The Chardon Police Department (CPD) has worked closely with the school district since 1947.
In addition to establishing a crossing guard program and helping to fund the high school’s school resource officer position, CPD has also provided D.A.R.E. education to area students for over 30 years, Chief Niehus said.
“Our bond with the school system and Chardon students became even more intense in the wake of the school tragedy of February 27, 2012,” he wrote. “As a Police Department we appreciate the relationship that we have with the Chardon Local Schools including the administration, staff, and most especially the students.”
Chief Niehus acknowledged that the Thin Blue Line means different things to different people “based on a perspective that is unique to their own experiences with law enforcement.”
“To us, the thin blue line represents the strength and courage of officers working together as a profession to make our community safe,” the chief said. “We certainly recognize that we are blessed to live in a community that graciously supports the stressful job that law enforcement officers do, the very difficult situations that we respond to, and the many sacrifices that are made by our officers and their families.”
Chief Niehus said his department has received many phone calls and messages of support since Hanlon announced the Thin Blue Line ban.
“It’s most important that we don’t lose sight that the members of the Chardon Police Department equally serve all persons who require our assistance without regard to race, creed, color, ethnicity, national origin, religion, sex, sexual orientation, or gender expression,” he wrote. “When called upon we will respond. We will perform our mission as guided by our core values, and the principles of service, justice and fundamental fairness. That’s who we are, and that’s what our community expects of us.”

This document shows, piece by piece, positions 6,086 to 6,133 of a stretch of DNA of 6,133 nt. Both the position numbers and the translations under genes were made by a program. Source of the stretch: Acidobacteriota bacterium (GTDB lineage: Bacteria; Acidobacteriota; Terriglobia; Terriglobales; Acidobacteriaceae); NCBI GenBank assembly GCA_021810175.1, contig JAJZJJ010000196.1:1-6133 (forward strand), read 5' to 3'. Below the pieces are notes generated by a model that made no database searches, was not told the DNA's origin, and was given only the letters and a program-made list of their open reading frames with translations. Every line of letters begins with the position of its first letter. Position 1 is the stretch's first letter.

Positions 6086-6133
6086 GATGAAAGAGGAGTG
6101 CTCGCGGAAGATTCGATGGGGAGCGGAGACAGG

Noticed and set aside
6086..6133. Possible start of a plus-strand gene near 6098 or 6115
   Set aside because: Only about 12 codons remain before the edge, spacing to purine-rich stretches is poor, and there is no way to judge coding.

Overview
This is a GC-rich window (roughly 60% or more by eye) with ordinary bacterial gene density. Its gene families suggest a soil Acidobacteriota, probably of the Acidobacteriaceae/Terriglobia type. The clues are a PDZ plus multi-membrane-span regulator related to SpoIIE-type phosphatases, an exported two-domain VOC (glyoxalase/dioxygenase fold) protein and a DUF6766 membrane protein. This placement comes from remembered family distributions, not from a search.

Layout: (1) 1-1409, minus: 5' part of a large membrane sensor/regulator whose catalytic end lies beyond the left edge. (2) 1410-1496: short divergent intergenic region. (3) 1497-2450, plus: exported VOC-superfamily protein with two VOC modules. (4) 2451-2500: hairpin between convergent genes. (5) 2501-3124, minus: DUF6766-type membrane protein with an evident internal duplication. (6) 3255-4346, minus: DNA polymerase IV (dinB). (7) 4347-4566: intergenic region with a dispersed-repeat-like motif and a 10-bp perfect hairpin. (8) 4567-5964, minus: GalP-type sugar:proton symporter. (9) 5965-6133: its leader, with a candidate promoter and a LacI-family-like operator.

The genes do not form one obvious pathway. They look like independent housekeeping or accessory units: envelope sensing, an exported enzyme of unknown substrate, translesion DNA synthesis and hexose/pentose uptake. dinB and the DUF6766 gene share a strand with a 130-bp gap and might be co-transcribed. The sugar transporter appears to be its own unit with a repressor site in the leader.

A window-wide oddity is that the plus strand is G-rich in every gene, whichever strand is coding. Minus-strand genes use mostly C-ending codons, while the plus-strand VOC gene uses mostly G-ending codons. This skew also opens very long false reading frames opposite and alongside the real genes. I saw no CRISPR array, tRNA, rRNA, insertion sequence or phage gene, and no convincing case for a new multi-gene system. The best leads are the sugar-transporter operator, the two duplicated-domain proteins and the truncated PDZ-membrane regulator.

Meanwhile, Geauga County Commissioner Ralph Spidalieri was so enraged about Hanlon’s decision to ban the Thin Blue Line flag, he wrote a letter to the school superintendent and demanded he resign.
“Words cannot explain the anger, frustration and disappointment I felt while reading your letter to community members,” Spidalieri wrote in the Sep. 1 letter to Hanlon. “Your letter sickens me and so many others that have reached out to me and expressed the same disgust with your inability to stand up and recognize [the students’] patriotism.”
Spidalieri, who served as a law enforcement officer for nearly 30 years, said he was “appalled” that Hanlon failed to recognize the courage the football team displayed.
“By honoring our first responders these young men expressed gratitude, care and love for our community and our country,” he declared. “That flag and that blue line represents and gives respect and honor to all of our men and women who risk their lives every day and those that have died while serving.”
Spidalieri also referenced the horrific school shooting, and noted that first responders ran into the building that day to render care and get students to safety “without hesitation or fear” for their own lives.
“To the Chardon football team, coaches, and parents on behalf of the great people of Geauga County and I – thank you and God Bless you,” the commissioner wrote. “As for you Mr. Hanlon you have proven beyond a reasonable doubt that you do not carry the compassion, understanding and leadership quality that is required in your position.”
Spidalieri called on Hanlon to resign from his position “so that our young men and women can learn that your behavior will not be tolerated.”
He further pushed for the superintendent to be replaced by someone who has “core values of humanity, accountability, love of our country, and honor.”
Hanlon said on Sept. 1 that he has made it a point to “fairly and consistently” apply the school district’s policy regarding “political activity,” to include directing a teacher to remove her “Black Lives Matter” backdrop from her virtual classroom setting, WKYC reported.
Chardon Board of Education President Madelon Horvath said in a statement that the board fully supports Hanlon’s decision to ban the Thin Blue Line.
A Black Lives Matter protest was slated to take place outside Chardon High School on Friday, but it was canceled out of respect for Det. Skernivitz, WKYC reported.